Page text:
I was lucky enough to be invited today to go and see my young cousin Stephanie in her club’s skating show.

The show started in the typical way with a number choreographed for some of the more senior skaters to skate, which was well done. To be honest, I was wanting to see Stephanie skate as a Train Conductor and then in the second half as a Lightning Bolt the most but along the way there were some delightful surprises.

The first was a number that featured dads in tuxedos and hockey skates skating with some girls. It took me a minute to realize that the men were skating with their daughters in a scene that was achingly tender and charming. The girls ranged in age from about 11 to about 14 years old and were so sweet and earnest in how they guided their dads to where they had to be and getting them through the choreography. The dads on the other hand beamed with pride seemingly unaware that they were being “managed” as they were so intent on not making a mistake, sensing the importance of the occasion. The piece de resistance came when each of the eight dad/daughter duos skated along the end of the rink, one team at a time, doing something unique with the final two dads picking up their daughters in a dance lift. It was lovely and I wasn’t the only one dabbing my eyes just a little.

So often the dads are the ones at the skating show who are doing the “heavy lifting” so to speak. To see dads skate in a Club Carnival not as a joke or for comedy relief but in a way that those girls will remember for a long time was really touching.

Speaking of memories…it brought me right back to my own experiences as a young skater as I watched a group of dressed up little girls hit the ice. There was the usual line and “intersection of death” (ok that’s not what it is really called…but I love upping the drama…) and then there’s the part when clusters of little girls gather in a group to create a circle. There is always one bossy little one whose voice you can almost hear and whose body language is clearly visible from the audience as she tries to get her group “with the program.” I guess it takes one to know one.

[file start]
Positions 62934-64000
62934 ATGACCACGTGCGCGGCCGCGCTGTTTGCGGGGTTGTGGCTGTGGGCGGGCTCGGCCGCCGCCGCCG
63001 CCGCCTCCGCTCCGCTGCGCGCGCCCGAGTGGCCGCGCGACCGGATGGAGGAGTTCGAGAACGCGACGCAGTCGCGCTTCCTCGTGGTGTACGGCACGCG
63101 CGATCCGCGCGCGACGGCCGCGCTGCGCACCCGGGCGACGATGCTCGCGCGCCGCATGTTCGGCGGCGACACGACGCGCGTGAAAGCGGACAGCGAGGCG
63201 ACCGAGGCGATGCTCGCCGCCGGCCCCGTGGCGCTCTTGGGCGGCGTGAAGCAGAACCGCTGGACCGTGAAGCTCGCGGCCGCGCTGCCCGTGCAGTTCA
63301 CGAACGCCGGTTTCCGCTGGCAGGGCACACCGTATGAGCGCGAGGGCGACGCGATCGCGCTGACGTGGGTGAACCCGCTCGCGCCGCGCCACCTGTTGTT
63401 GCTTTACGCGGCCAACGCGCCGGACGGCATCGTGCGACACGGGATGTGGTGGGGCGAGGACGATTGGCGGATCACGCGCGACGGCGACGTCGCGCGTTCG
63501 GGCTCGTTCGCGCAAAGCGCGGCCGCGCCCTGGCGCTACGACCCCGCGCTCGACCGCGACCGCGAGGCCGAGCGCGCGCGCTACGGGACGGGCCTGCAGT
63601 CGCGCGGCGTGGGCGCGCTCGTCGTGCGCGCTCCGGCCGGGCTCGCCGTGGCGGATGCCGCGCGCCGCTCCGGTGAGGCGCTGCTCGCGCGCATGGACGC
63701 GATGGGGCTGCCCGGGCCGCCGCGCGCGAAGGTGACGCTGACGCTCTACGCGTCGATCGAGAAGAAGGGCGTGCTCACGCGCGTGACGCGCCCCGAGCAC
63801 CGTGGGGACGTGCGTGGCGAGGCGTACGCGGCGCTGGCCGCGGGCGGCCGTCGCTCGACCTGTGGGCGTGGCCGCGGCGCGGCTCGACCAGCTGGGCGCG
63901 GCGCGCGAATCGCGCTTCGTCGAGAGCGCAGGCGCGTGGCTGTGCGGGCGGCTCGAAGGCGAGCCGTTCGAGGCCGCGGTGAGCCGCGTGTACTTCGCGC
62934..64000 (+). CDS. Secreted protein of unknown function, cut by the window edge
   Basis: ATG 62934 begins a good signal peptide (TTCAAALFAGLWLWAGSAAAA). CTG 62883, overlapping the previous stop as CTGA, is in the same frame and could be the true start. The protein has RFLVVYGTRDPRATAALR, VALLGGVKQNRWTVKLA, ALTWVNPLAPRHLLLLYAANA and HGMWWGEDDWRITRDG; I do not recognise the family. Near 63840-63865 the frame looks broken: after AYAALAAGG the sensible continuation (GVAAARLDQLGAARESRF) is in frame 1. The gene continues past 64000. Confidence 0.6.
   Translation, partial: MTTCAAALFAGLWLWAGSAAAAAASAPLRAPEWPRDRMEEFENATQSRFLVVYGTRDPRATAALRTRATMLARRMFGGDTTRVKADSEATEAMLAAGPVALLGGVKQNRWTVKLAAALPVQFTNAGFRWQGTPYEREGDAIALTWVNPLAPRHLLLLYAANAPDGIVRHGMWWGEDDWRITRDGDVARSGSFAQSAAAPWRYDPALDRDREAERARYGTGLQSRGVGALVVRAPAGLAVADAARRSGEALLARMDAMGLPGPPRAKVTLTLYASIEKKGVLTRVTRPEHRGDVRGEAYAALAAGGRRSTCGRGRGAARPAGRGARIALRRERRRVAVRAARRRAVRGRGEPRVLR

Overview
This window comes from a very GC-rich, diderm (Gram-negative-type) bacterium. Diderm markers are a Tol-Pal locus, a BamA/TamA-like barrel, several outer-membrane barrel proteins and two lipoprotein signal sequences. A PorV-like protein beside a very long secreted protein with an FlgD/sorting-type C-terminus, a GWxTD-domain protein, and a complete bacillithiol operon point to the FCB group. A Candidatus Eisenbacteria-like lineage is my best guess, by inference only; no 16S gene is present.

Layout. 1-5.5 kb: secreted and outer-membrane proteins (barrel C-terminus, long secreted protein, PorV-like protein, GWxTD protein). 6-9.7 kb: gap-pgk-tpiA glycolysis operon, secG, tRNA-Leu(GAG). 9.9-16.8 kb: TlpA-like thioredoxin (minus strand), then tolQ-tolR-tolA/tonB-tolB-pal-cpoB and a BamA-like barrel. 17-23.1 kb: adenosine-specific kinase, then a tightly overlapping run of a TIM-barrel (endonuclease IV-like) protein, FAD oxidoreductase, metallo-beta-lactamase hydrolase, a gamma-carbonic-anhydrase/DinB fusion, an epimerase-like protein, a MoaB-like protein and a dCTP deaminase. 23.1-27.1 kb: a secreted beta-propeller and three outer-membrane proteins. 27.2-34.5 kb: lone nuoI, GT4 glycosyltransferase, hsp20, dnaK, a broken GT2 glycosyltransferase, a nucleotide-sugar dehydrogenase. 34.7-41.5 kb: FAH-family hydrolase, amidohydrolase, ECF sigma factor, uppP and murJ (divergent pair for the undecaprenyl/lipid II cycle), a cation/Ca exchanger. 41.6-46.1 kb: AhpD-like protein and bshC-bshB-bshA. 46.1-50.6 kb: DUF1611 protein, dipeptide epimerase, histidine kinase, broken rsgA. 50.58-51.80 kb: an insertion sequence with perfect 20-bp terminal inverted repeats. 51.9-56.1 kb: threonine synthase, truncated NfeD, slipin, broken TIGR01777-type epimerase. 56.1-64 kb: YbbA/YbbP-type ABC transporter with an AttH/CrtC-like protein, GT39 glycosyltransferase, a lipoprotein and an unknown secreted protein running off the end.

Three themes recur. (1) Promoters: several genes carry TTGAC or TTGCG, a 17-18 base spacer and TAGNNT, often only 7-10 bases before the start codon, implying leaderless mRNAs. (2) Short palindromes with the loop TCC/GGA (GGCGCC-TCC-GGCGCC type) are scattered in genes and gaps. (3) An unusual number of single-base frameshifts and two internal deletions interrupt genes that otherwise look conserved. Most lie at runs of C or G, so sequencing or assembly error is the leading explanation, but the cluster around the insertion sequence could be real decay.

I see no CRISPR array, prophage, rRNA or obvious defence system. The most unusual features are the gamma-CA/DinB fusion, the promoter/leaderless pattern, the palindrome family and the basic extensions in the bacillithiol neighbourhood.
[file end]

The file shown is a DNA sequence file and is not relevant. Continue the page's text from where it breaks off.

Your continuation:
I have to say that the Cotton Candy kids were the best! They were the wee-est ones and my favourite had to be a little fella in pale blue with a hat covering his helmet that had pale blue organza on top to resemble cotton candy. In any event, this little guy is not much of a skater – more of a stander- so an older girl carried him out to where the rest of the group had skated near the bottom of the ice. He stood there and waved, while all of the other Cotton Candy Kids skated around and when the number was over he was scooped up by a a “big girl” and carried offstage again. Hilarious! Skate Canada has a CanSkate program that we teach to our youngest skaters (it’s a learn to skate program) maybe they should look at a CanStand program as the pre-cursor??! Remember you heard it here first!

The Train Conductors were wonderful as were the Lightning Bolts!!!! My cousin Stephanie, in my opinion, was the best one of all! In fact, her younger brother Kyle (almost 6) overheard me telling the guest skaters, Vanessa Crone and Paul Poirier (who were also outstanding!!) that they were “good too just no match for the Lightning Bolts”. He was wide-eyed, looking like his world was suddenly upside-down. First off his cousin Pj (an “off the ice person”) was talking to Vanessa and Paul (“on the ice people”) AND she was telling them (THE GUEST STARS!!) that his sister was better??!!!!? What can I say?I calls ’em as I sees ’em.

Congratulations to the Markham Skating Club – a great show!